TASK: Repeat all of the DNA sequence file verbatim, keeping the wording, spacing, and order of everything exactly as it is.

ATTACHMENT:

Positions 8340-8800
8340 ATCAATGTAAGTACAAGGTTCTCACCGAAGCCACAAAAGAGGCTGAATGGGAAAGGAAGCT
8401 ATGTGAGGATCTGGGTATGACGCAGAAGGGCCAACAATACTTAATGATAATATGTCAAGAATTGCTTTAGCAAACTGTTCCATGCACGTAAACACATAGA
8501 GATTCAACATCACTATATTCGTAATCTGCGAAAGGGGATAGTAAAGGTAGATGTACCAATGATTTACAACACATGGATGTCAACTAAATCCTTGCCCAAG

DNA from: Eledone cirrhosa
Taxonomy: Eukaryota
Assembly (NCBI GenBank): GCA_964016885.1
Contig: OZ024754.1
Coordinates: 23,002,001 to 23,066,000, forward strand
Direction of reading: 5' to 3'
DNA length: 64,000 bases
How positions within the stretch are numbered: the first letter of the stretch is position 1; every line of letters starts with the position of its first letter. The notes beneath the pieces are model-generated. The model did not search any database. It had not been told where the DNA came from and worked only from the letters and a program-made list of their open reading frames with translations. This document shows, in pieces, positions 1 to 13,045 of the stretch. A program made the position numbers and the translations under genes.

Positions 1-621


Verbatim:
Positions 8340-8800
8340 ATCAATGTAAGTACAAGGTTCTCACCGAAGCCACAAAAGAGGCTGAATGGGAAAGGAAGCT
8401 ATGTGAGGATCTGGGTATGACGCAGAAGGGCCAACAATACTTAATGATAATATGTCAAGAATTGCTTTAGCAAACTGTTCCATGCACGTAAACACATAGA
8501 GATTCAACATCACTATATTCGTAATCTGCGAAAGGGGATAGTAAAGGTAGATGTACCAATGATTTACAACACATGGATGTCAACTAAATCCTTGCCCAAG

DNA from: Eledone cirrhosa
Taxonomy: Eukaryota
Assembly (NCBI GenBank): GCA_964016885.1
Contig: OZ024754.1
Coordinates: 23,002,001 to 23,066,000, forward strand
Direction of reading: 5' to 3'
DNA length: 64,000 bases
How positions within the stretch are numbered: the first letter of the stretch is position 1; every line of letters starts with the position of its first letter. The notes beneath the pieces are model-generated. The model did not search any database. It had not been told where the DNA came from and worked only from the letters and a program-made list of their open reading frames with translations. This document shows, in pieces, positions 1 to 13,045 of the stretch. A program made the position numbers and the translations under genes.

Positions 1-621